Implementing Abbreviated MRI Screening Into a Breast Imaging Practice

Leesburg, VA, June 10, 2019—MRI remains the most sensitive tool for detecting breast cancer, but cost and acquisition time continue to be deterrents for women at average risk, according to a Clinical Perspective study published in the American Journal of Roentgenology

For patients at University Hospitals Cleveland Medical Center who received a digital mammography (DM) or digital breast tomosynthesis (DBT) screening examination, patients with heterogeneously dense or extremely dense breast tissue received their density notification and mammogram results by mail, alongside a pamphlet explaining a new supplemental screening option: abbreviated protocol MRI. 

Choosing to implement the EA1141 study protocol—localizer sequences, axial T2-weighted STIR sequence, axial T1-weighted sequence with fat saturation before and after IV administration of gadolinium contrast—a team led by Holly Marshall maintained a schedule of three 10-minute examinations in a single one-hour time slot (i.e., the time allotted for a complete MRI exam).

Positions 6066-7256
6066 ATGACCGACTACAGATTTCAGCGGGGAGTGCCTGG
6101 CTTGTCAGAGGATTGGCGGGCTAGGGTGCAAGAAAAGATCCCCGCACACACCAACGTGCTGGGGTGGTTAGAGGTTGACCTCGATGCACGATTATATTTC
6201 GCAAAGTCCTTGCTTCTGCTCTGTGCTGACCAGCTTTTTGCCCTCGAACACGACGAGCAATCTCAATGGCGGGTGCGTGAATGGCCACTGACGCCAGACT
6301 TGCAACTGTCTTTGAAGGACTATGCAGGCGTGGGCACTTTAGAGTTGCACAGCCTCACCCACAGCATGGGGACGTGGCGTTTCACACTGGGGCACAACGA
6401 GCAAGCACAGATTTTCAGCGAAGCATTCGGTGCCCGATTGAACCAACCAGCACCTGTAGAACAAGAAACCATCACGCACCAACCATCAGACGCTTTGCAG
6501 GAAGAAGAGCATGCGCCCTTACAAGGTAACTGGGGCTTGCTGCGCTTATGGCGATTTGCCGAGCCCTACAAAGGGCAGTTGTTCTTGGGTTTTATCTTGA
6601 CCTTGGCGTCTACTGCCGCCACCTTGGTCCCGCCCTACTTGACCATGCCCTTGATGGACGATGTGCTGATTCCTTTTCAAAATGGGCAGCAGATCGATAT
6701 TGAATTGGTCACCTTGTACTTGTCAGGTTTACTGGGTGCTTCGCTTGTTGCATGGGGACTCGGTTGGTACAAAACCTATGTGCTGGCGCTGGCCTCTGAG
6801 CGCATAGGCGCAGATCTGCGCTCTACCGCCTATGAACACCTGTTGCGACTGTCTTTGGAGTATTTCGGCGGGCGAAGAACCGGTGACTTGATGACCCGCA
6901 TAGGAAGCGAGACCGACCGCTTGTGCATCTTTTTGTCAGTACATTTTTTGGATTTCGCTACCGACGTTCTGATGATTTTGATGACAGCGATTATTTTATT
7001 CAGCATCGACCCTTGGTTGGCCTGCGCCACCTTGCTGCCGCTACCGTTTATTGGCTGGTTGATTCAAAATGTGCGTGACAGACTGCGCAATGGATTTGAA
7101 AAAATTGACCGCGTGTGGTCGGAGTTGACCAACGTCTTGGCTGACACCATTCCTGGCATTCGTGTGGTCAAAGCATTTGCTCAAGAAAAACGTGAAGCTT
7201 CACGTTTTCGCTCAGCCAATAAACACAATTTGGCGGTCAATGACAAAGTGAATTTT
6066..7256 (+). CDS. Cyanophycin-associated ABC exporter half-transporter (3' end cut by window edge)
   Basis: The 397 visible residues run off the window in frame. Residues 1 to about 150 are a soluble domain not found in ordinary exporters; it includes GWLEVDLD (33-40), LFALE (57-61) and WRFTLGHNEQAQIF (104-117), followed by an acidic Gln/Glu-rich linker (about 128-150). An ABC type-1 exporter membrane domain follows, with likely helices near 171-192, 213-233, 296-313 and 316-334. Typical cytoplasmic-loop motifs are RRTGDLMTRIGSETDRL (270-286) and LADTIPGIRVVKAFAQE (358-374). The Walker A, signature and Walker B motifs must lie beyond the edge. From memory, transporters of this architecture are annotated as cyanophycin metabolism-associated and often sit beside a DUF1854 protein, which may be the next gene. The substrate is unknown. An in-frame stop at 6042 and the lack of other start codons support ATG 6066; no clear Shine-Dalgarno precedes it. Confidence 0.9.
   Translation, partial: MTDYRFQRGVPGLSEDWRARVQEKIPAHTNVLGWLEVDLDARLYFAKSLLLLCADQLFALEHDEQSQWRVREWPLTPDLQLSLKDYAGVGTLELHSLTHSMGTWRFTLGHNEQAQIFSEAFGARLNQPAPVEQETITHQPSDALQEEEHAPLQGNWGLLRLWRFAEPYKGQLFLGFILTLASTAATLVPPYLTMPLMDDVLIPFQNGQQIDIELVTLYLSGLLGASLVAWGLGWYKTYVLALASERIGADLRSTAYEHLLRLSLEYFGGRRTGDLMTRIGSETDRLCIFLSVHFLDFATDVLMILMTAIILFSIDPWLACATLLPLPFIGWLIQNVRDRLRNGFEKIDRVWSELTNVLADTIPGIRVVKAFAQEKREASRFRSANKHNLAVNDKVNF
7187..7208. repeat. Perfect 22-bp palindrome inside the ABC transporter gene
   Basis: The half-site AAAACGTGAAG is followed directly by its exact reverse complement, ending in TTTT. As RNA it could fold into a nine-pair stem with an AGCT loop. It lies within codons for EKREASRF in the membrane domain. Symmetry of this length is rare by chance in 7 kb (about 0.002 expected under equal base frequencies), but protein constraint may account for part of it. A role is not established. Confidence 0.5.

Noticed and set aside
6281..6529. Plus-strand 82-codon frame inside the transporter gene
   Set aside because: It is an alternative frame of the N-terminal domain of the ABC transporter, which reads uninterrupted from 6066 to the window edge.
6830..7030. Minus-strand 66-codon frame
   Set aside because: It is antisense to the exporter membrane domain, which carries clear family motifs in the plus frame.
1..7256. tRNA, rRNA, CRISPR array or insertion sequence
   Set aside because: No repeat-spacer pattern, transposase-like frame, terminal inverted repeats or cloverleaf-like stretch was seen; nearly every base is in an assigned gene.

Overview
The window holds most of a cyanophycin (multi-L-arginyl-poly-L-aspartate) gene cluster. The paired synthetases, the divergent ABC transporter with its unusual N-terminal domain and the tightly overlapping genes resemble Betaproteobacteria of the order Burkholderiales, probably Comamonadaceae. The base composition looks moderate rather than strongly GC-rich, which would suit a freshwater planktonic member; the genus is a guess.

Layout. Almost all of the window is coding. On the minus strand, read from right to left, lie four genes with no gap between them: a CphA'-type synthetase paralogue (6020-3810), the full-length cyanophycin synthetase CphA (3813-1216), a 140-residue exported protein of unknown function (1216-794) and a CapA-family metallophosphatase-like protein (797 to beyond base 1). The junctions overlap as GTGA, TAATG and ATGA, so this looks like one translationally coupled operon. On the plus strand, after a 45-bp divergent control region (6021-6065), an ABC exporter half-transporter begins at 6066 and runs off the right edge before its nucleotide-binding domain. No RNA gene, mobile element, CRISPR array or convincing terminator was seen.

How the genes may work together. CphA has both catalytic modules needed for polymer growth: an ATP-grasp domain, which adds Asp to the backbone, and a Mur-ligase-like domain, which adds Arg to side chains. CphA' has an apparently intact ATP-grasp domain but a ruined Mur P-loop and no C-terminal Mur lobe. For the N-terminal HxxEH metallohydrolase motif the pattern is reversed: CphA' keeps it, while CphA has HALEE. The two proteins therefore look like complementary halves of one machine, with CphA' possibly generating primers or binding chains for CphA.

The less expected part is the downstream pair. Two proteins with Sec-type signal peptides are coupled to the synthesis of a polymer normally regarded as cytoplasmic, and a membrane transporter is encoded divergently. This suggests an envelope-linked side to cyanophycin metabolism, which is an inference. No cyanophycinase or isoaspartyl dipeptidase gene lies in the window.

After presenting the concept of “Fast MRI” to her hospital’s leadership board of surgeons, pathologists, breast clinicians, and medical and radiation oncologists, Marshall created online educational resources for referring physicians and patients. 

Marshall’s colleagues noted that it took 10 months to establish pricing through their institution’s finance department, as abbreviated MRI is a self-pay procedure that cannot be billed to insurance because no CPT code exists for it. 

Relying upon radiology self-pay tests such as unenhanced lung cancer CT screening and cardiac scoring as precedents for cost determination, Marshall concluded that her institution’s price is “substantially lower than that of the full breast MRI protocol” and “many patients with high-deductible insurance plans have a lower out-of-pocket expense for [abbreviated protocol] breast MRI than for the full protocol.”

Founded in 1900, the American Roentgen Ray Society (ARRS) is the first and oldest radiology society in the North America, dedicated to the advancement of medicine through the profession of radiology and its allied sciences. An international forum for progress since the discovery of the x-ray, ARRS maintains its mission of improving health through a community committed to advancing knowledge and skills with an annual scientific meeting, monthly publication of the peer-reviewed American Journal of Roentgenology (AJR), quarterly issues of InPractice magazine, topical symposia and AJR Live Webinars, print and online educational materials, as well as awarding scholarships via The Roentgen Fund®.